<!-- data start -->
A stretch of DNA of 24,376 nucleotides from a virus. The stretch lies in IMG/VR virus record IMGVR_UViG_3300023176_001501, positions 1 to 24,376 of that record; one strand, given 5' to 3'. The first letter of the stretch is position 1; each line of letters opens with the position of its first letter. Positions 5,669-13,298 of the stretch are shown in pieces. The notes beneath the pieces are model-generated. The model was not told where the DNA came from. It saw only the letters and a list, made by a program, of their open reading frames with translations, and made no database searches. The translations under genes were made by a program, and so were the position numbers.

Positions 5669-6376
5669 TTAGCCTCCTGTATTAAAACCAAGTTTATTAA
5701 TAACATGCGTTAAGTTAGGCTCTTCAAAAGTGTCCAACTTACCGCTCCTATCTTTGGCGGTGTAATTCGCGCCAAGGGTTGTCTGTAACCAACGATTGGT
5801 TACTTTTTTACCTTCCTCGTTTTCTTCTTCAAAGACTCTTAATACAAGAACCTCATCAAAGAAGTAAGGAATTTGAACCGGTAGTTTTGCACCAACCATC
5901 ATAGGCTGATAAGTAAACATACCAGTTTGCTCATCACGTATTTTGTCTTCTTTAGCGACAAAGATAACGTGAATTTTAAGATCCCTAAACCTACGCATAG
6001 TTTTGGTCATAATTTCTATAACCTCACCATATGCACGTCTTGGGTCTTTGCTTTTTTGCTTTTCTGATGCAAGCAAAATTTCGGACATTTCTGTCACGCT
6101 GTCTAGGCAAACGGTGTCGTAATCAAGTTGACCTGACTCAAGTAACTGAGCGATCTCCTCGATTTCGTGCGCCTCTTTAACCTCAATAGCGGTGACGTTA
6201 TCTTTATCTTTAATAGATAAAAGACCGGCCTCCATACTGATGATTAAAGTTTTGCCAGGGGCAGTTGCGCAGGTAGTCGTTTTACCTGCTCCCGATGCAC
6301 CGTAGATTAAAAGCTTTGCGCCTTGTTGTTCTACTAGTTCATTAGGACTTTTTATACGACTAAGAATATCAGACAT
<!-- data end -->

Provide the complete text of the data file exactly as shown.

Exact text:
A stretch of DNA of 24,376 nucleotides from a virus. The stretch lies in IMG/VR virus record IMGVR_UViG_3300023176_001501, positions 1 to 24,376 of that record; one strand, given 5' to 3'. The first letter of the stretch is position 1; each line of letters opens with the position of its first letter. Positions 5,669-13,298 of the stretch are shown in pieces. The notes beneath the pieces are model-generated. The model was not told where the DNA came from. It saw only the letters and a list, made by a program, of their open reading frames with translations, and made no database searches. The translations under genes were made by a program, and so were the position numbers.

Positions 5669-6376
5669 TTAGCCTCCTGTATTAAAACCAAGTTTATTAA
5701 TAACATGCGTTAAGTTAGGCTCTTCAAAAGTGTCCAACTTACCGCTCCTATCTTTGGCGGTGTAATTCGCGCCAAGGGTTGTCTGTAACCAACGATTGGT
5801 TACTTTTTTACCTTCCTCGTTTTCTTCTTCAAAGACTCTTAATACAAGAACCTCATCAAAGAAGTAAGGAATTTGAACCGGTAGTTTTGCACCAACCATC
5901 ATAGGCTGATAAGTAAACATACCAGTTTGCTCATCACGTATTTTGTCTTCTTTAGCGACAAAGATAACGTGAATTTTAAGATCCCTAAACCTACGCATAG
6001 TTTTGGTCATAATTTCTATAACCTCACCATATGCACGTCTTGGGTCTTTGCTTTTTTGCTTTTCTGATGCAAGCAAAATTTCGGACATTTCTGTCACGCT
6101 GTCTAGGCAAACGGTGTCGTAATCAAGTTGACCTGACTCAAGTAACTGAGCGATCTCCTCGATTTCGTGCGCCTCTTTAACCTCAATAGCGGTGACGTTA
6201 TCTTTATCTTTAATAGATAAAAGACCGGCCTCCATACTGATGATTAAAGTTTTGCCAGGGGCAGTTGCGCAGGTAGTCGTTTTACCTGCTCCCGATGCAC
6301 CGTAGATTAAAAGCTTTGCGCCTTGTTGTTCTACTAGTTCATTAGGACTTTTTATACGACTAAGAATATCAGACAT